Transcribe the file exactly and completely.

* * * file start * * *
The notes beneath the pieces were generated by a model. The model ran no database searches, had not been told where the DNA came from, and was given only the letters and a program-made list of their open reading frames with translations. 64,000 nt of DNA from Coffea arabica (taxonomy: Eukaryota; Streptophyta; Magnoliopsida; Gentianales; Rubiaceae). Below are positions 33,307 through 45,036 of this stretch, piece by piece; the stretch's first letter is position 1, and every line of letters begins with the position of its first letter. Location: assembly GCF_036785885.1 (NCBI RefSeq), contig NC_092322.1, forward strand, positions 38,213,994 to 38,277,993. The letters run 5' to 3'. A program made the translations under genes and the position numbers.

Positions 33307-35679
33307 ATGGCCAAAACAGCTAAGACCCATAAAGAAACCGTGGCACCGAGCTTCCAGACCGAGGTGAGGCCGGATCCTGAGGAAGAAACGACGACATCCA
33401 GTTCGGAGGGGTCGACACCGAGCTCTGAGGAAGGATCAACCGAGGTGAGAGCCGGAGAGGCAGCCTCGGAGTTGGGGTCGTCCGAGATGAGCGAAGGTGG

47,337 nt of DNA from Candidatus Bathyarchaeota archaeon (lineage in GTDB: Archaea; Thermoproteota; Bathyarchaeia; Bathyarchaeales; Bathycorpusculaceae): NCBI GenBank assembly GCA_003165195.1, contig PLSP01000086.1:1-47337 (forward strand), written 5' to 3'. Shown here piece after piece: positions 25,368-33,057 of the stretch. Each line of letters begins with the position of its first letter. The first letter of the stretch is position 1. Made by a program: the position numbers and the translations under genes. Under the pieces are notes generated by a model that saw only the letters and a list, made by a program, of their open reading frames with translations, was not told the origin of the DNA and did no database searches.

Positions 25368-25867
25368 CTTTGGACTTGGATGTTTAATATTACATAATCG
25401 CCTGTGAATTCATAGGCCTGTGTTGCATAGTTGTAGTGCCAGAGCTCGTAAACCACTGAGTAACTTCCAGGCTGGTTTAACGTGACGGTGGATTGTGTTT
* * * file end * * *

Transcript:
The notes beneath the pieces were generated by a model. The model ran no database searches, had not been told where the DNA came from, and was given only the letters and a program-made list of their open reading frames with translations. 64,000 nt of DNA from Coffea arabica (taxonomy: Eukaryota; Streptophyta; Magnoliopsida; Gentianales; Rubiaceae). Below are positions 33,307 through 45,036 of this stretch, piece by piece; the stretch's first letter is position 1, and every line of letters begins with the position of its first letter. Location: assembly GCF_036785885.1 (NCBI RefSeq), contig NC_092322.1, forward strand, positions 38,213,994 to 38,277,993. The letters run 5' to 3'. A program made the translations under genes and the position numbers.

Positions 33307-35679
33307 ATGGCCAAAACAGCTAAGACCCATAAAGAAACCGTGGCACCGAGCTTCCAGACCGAGGTGAGGCCGGATCCTGAGGAAGAAACGACGACATCCA
33401 GTTCGGAGGGGTCGACACCGAGCTCTGAGGAAGGATCAACCGAGGTGAGAGCCGGAGAGGCAGCCTCGGAGTTGGGGTCGTCCGAGATGAGCGAAGGTGG

47,337 nt of DNA from Candidatus Bathyarchaeota archaeon (lineage in GTDB: Archaea; Thermoproteota; Bathyarchaeia; Bathyarchaeales; Bathycorpusculaceae): NCBI GenBank assembly GCA_003165195.1, contig PLSP01000086.1:1-47337 (forward strand), written 5' to 3'. Shown here piece after piece: positions 25,368-33,057 of the stretch. Each line of letters begins with the position of its first letter. The first letter of the stretch is position 1. Made by a program: the position numbers and the translations under genes. Under the pieces are notes generated by a model that saw only the letters and a list, made by a program, of their open reading frames with translations, was not told the origin of the DNA and did no database searches.

Positions 25368-25867
25368 CTTTGGACTTGGATGTTTAATATTACATAATCG
25401 CCTGTGAATTCATAGGCCTGTGTTGCATAGTTGTAGTGCCAGAGCTCGTAAACCACTGAGTAACTTCCAGGCTGGTTTAACGTGACGGTGGATTGTGTTT